Cpl. Don Smiley of the State Police, who is assigned to the Jasper post, interviewed Dr. Rossow at great length on Mrs. Dearing’s death. Dr. Rossow told the officer he considered the death “most peculiar” and insisted upon an autopsy, but this was refused by Mrs. Spurlock. The doctor then signed the death certificate giving the cause of death as agranulocyto­sis leucopenia but admitted he was not positive beyond the question of a doubt.

Mr. Dearing came to the Spurlock home last February and a few days later, on February 17, he also became ill. Dr. Rossow was called to the Spurlock home on Feb. 17 and found Mr. Dearing with much the same symptoms that Mrs. Dearing complained of prior to her death which occurred less than two months later, on April 5. He failed to respond to the treatment and was admitted to the Deaconess Hospital on Feb 22.

Sheriff McDonald said he learned that five days before his death, Mr. Dearing made a will in which he left his entire estate to his daughter, Mrs. Clarice Spurlock. The will was witnessed by Dr. Rossow and Dolph Vandeveer. Mrs. Spurlock was made executrix of the estate with authority to dispose of the property as she saw fit. The value of of the estate is indicated at about $20,000, Sheriff McDonald said.

The will does not mention the dead couple’s son and only other child, Bernard Seaton Dearing, 31. He is now serving a two-to-fourteen year sentence in the Indiana State Prison for forgery. He was arrested in Huntingburg shortly after his father’s funeral and was convicted in the Dubois circuit court at Jasper. His wife and two small children live at Princeton.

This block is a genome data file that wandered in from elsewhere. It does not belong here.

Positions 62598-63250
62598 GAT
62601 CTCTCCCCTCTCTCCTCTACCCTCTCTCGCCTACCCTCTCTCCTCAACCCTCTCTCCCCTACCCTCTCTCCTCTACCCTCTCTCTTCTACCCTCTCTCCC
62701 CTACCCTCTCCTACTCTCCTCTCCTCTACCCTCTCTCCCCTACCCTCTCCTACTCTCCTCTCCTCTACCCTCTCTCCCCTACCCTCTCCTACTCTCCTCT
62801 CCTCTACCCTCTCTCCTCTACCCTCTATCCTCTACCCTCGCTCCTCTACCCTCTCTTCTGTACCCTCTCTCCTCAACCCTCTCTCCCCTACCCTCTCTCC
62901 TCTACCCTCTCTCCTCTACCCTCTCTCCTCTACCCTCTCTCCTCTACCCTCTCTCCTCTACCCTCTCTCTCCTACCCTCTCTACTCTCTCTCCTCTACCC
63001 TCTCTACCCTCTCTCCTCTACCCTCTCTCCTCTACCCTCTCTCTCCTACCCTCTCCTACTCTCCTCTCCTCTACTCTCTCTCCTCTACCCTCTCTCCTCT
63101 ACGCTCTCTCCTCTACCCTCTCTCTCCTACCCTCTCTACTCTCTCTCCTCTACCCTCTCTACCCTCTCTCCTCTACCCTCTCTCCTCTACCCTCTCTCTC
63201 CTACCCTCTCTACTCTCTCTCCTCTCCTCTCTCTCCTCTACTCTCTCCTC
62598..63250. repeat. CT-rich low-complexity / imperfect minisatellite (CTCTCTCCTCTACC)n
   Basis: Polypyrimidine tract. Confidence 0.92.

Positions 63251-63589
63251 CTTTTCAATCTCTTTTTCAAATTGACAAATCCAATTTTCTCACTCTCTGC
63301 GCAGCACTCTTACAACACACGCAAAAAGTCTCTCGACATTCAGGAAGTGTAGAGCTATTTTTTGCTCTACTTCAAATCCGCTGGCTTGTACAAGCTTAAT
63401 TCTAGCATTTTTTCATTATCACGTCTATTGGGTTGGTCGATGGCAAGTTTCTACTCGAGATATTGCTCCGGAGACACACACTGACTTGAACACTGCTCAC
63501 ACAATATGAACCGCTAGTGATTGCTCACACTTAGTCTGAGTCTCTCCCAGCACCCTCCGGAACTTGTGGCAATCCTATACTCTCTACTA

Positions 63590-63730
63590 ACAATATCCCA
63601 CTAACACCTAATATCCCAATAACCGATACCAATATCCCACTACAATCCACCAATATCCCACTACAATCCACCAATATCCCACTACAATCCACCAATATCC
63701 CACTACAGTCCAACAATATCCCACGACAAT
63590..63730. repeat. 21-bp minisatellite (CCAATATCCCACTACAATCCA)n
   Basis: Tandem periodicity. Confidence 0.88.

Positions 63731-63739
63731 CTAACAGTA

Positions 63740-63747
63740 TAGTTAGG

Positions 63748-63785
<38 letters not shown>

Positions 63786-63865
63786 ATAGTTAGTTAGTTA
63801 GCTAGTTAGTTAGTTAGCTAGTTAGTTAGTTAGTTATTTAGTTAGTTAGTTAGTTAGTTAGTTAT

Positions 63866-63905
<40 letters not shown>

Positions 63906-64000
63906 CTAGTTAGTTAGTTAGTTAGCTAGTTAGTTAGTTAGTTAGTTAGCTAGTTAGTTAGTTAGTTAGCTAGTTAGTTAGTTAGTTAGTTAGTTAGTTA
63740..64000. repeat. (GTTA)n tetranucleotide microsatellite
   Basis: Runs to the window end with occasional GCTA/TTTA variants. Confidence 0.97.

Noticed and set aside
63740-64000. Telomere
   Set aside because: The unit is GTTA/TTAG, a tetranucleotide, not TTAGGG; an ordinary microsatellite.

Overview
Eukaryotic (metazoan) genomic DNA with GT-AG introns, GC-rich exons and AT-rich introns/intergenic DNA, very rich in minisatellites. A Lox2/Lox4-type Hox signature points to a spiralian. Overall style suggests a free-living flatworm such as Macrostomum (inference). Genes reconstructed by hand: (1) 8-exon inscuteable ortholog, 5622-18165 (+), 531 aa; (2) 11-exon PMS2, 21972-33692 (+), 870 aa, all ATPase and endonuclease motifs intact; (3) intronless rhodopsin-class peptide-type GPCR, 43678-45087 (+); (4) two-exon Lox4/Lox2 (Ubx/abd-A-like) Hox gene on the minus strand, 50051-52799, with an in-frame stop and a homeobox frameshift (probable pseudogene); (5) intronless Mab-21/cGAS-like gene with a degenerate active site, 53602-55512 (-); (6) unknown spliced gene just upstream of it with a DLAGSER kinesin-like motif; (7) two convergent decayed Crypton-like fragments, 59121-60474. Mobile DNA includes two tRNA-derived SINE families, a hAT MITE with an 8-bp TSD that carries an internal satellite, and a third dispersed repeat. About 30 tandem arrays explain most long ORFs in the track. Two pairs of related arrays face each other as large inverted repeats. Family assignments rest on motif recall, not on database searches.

Several peculiar incidents in which Mrs. Spurlock was involved set off investigations in Huntingburg. The garage at the Dearing house was burned on May 8, shortly after Mrs. Spurlock had been seen there by neighbors. This precipitated an investigation by State Police and the state fire marshall’s office.

Less than a week later, on May 13, another strange incident attracted police attention to the Dearing home. At 8 o’clock that evening, a next-door neighbor, William Kaetzel, received a phone call from Arleigh Spurlock in Evansville. Mr. Spurlock said his wife had gone to the Dearing home in Huntingburg that day and he was worried because she had not returned.

Mr. Kaetzel found the Spurlock auto in the driveway of the Dearing home, which was dark. He then phoned Chief of Police Gus Mayo. The police chief flashed a light through a window and found Mrs. Spurlock to be unconscious. He then called Dr. Fielding Williams, who ordered her removed to the to the Stork Hospital. The police chief reported that he found two books of matches on the floor. One of Mrs. Spurlock’s slippers was about three feet from the foot on which she had been wearing it. The door of a nearby closet was open, and Mrs. Spurlock was lying in such a manner that her feet were in the closet, the Huntington police chief said. He and Dr. Williams looked through the woman’s purse for dope. They found an empty pill box which Spurlock said later had contained “rest pills.” In the kitchen they also found a glass about half full of water. Mrs. Spurlock was released from the hospital the next day. She said that two men grabbed her after she entered the darkened house and that one of them had jabbed her with a needle.